If your company wants to get some training for your development team so you can “do Scrum” or “do agile software development” let me save you a bunch of money in training fees and development time.
- Stand up in the morning
- Plan your work in 2 week blocks
- Throw a couple of ceremonial meetings at the beginning and end of the two weeks to talk about it
- Get your business analysts to rewrite your requirements in the form of user stories
Now you can claim to be “doing agile” while still only releasing your software (probably manually) to UAT every six months and nobody else needs to worry. Right up until the point where your stakeholders or worse still “the business” gets upset that their requirements they documented a year before weren’t met and you end up in the same mess you usually do.
Sound cynical ? Well yes, maybe. But unfortunately this is the experience of so many teams and companies that I get to see.
The problem is that “agile” isn’t about how you run a development team, it isn’t that you have a daily standup, it’s about how you, as a company respond to the inevitable changes in your business.
It isn’t a software development methodology as much as it is a way of doing business.
A lot of companies that decide they want to try agile development don’t take it quite far enough and as a result never really see any value. Even if they manage to convince everyone about doing a pilot and getting some stakeholders on board, they usually do so with an essentially fixed scope and never organise the final step of being able to actually deliver in increments.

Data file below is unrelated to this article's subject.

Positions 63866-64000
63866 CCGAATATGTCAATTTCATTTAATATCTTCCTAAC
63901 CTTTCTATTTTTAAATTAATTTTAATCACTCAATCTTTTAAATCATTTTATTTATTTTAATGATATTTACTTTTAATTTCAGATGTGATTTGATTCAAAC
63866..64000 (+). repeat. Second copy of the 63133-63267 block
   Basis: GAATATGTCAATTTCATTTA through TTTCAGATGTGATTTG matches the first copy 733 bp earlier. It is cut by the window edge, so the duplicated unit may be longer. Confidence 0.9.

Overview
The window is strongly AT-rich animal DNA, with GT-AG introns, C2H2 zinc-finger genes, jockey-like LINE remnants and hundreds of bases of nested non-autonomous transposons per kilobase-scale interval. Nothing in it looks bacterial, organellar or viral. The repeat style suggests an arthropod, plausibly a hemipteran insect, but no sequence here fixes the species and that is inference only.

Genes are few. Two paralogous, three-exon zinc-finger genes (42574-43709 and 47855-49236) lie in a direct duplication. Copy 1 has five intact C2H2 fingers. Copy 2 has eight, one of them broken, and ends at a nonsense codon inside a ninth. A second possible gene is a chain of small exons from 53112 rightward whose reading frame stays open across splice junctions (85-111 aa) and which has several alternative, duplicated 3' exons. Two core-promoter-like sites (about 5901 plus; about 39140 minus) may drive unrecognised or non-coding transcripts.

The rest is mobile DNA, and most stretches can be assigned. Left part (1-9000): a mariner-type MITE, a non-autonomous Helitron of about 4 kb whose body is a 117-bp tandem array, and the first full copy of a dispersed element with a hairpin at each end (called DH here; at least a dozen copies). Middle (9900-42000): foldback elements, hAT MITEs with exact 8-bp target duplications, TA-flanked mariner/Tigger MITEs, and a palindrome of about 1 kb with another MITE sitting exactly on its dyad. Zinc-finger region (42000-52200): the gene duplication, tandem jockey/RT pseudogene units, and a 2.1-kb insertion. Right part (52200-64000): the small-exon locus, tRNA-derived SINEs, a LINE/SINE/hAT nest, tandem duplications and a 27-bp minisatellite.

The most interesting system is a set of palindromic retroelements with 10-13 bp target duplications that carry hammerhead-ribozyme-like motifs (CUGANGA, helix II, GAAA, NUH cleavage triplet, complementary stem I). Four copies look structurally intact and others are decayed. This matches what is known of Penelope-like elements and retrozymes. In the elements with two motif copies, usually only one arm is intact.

So the project starts, they may get regular engagement from stakeholders throughout the business, but still work towards some large end goal and don’t release until they get there. As a result, the projects rarely actually deliver anything faster but the development team have been drawing on the time of other people in the organisation on a regular basis. I often see businesses that have an agile fatigue and the next time around the team get a pushback because “the business can’t commit to the time every week”.
Sound familiar ?
How to do it right
The teams and companies that I see that are really agile find a way to release things early, and release things often. The developers within those teams will go and understand a problem, then go build a small piece of the puzzle and sit down with the people who need to us it and ask “does this help you do your job better / faster ?”. They take feedback. They improve it. Because they are able to ship changes regularly (and yes, Continuous Delivery is a topic for another day) the changes that get suggested are a reality in a short timeframe.
The result ? The engagement level within the rest of the organisation starts to grow. Why ? Because people see their input as being valuable and tangible. Not filtered through a vast and long running system of Business Analysts and specification documents. Solving problems quickly.
I know the reaction to this, “Oh it wouldn’t work in our organisation”. Yep, I’ve heard it before. Yet I see this work in those places. Publically listed Financial Institutions, large ecommerce operations, even Government Departments. It works.
It works when you allow an environment where people can get their hands on working software really quickly and have an open channel of feedback. When you have this, and you seek out the feedback and direction, and by that I mean actively collaborate, you get agility. It’s at this point that when your organisation is faced with a legislation change, you aquire a new customer or a new business with different needs, or anything else that triggers a need for a fast change, you’re in a position to get there. You already have a team which can be agile, you have deployed software in place and making changes is not difficult.
That is agile.
Standing up every morning and putting Post-It notes on a whiteboard are tools, not the end game.